Crop Chemical Suspected In Boost Of Birth Defects

Atrazine Commonly Used On Ind. Crops

Federal investigators are taking a new look at concerns that a herbicide found in Indiana's drinking water could be linked to birth defects, especially in babies conceived in the summer months.

The Environmental Protection Agency limits how much atrazine, a popular weed killer often used on corn crops, can be in drinking water, and many water companies treat to lower the levels, 6News' Joanna Massee reported.

Atrazine was effectively banned in Europe a few years ago. Within the last 90 days, the EPA began taking another look at its position on the weed killer.

A study by biologists at the University of California, Berkeley, found that exposure to atrazine turned some male frogs into fully functioning females.

Some Indiana scientists are now questioning whether the government's acceptable levels of the chemical are truly safe, especially for expectant mothers.

"We found that women who conceive their babies in the months between April and July, June, are the most likely to have birth defects," said Dr. Paul Winchester, a neonatologist with St. Francis Hospital and the Indiana University School of Medicine.

Dubbed the June Effect, Winchester said research shows that the rate of birth defects correlates with spikes of atrazine in the drinking water during the summer growing season.

Julie Bertel's daughter, who was conceived in early July, was expected to be healthy. But shortly after birth, she was diagnosed with a serious brain malformation, suffering seizures and other problems.

Bertel said doctors have not been able to offer an explanation for what caused the defect.

"I mean, she was supposed to be perfect, and she wasn't, and nobody could tell me why," Bertel said. "There's just so much information that's been recently presented to us that could link this to (atrazine contamination)."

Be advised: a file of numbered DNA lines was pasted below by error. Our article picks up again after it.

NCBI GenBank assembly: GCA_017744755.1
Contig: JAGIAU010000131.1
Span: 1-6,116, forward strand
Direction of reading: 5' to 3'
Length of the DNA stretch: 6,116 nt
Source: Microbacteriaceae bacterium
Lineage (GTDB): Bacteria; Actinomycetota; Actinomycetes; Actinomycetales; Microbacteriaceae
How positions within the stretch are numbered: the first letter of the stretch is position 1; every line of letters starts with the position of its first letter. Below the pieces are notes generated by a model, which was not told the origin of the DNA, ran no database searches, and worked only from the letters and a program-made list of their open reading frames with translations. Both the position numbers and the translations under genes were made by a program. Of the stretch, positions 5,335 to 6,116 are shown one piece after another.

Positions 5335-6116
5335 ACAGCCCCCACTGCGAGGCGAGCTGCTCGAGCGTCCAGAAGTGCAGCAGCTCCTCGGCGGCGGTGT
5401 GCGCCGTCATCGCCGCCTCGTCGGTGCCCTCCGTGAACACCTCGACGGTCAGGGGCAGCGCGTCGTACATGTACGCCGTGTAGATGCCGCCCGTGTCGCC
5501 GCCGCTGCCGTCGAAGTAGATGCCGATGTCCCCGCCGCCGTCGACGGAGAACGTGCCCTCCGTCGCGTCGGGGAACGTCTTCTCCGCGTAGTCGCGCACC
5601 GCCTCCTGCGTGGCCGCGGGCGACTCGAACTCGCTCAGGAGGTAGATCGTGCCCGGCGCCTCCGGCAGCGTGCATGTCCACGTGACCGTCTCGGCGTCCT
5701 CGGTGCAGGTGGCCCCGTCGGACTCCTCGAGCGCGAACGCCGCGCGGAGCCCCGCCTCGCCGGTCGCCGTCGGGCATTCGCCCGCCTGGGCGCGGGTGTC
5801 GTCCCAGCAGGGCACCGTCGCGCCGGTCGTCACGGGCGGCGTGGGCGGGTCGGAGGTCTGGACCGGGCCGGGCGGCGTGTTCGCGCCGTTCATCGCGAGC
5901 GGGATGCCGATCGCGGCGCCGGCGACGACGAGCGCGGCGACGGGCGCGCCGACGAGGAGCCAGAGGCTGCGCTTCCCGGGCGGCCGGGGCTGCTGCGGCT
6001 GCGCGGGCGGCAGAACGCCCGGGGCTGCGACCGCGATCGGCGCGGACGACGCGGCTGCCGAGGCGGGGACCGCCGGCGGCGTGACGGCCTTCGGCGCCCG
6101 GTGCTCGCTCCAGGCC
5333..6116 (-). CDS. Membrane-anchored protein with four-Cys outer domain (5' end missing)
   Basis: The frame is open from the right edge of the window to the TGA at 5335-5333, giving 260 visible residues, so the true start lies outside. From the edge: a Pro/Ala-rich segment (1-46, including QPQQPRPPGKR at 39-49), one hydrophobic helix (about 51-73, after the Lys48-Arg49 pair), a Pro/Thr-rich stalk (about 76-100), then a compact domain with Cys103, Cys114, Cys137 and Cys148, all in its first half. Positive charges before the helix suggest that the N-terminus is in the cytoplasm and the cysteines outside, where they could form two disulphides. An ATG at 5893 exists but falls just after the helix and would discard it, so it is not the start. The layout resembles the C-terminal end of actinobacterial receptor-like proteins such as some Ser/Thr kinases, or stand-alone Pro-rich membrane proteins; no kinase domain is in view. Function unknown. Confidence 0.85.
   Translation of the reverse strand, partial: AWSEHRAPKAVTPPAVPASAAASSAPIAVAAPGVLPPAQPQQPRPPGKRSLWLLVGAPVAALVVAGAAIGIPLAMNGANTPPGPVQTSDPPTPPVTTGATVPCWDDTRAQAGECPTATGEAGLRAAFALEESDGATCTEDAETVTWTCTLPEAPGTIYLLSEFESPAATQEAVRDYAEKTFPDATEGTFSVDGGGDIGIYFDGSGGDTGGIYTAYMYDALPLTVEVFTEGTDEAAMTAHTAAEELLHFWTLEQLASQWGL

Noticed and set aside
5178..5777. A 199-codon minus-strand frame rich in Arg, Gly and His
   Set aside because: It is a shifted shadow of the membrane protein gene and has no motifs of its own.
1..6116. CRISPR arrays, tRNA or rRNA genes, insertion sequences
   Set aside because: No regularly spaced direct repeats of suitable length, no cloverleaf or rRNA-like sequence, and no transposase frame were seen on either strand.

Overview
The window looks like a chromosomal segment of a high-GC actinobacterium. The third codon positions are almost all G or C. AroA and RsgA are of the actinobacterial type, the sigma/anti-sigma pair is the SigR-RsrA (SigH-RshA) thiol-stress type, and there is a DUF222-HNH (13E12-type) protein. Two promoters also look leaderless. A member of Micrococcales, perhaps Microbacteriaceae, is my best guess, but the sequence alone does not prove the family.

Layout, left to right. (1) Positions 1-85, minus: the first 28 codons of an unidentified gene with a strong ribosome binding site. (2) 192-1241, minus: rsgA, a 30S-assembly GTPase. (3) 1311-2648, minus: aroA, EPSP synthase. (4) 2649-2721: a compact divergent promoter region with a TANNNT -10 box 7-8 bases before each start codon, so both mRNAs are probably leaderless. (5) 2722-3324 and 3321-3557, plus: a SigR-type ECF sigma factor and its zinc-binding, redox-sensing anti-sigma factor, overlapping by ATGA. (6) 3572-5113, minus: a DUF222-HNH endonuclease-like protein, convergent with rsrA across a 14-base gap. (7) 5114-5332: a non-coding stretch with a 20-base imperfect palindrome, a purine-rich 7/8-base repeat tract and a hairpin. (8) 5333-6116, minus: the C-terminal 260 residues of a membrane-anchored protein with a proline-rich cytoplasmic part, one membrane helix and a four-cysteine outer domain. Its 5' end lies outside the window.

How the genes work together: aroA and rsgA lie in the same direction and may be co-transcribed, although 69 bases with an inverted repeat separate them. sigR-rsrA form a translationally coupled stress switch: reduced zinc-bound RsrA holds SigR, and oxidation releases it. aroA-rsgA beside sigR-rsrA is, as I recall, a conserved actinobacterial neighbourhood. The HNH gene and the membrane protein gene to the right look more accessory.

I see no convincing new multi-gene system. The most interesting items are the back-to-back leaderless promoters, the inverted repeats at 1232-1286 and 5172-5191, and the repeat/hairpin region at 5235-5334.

The EPA currently requires levels of atrazine stay below a 12-month average of three parts per billion. Water utilities must treat water to keep levels within that limit.

Patrick Carroll, the Drinking Water Branch Chief of the Office of Water Quality at the Indiana Department of Environmental Management, said the agency has sent letters to 31 Indiana water utilities, asking them to participate in a voluntary atrazine monitoring program.

There have been no recent violations involving Indiana water utilities. Carroll said IDEM defers to the federal government to dictate acceptable levels of chemicals in drinking water.

"It's a big business in Indiana. A lot of people apply atrazine, so that's the reason that we see a lot of it in the source waters here," Carroll said. "We don't have any plans for (stricter regulations). We do rely on the EPA for that type of work."

Winchester said without human testing, it's difficult to directly link increased atrazine levels in Indiana drinking water to birth defects.

"Imagine me randomizing a group of pregnant women, giving half of them weed killer and half of them not," he said.

A representative for Syngenta, one of the major manufacturers of atrazine, told 6News that the water in Indiana and around the country is safe, and that the company and the EPA have conducted studies showing the herbicide does not cause birth defects.

More Information:

  • Agency for Toxic Substances and Disease Registry -- Atrazine Facts
  • EPA Information On Atrazine
  • Syngenta's Page On Atrazine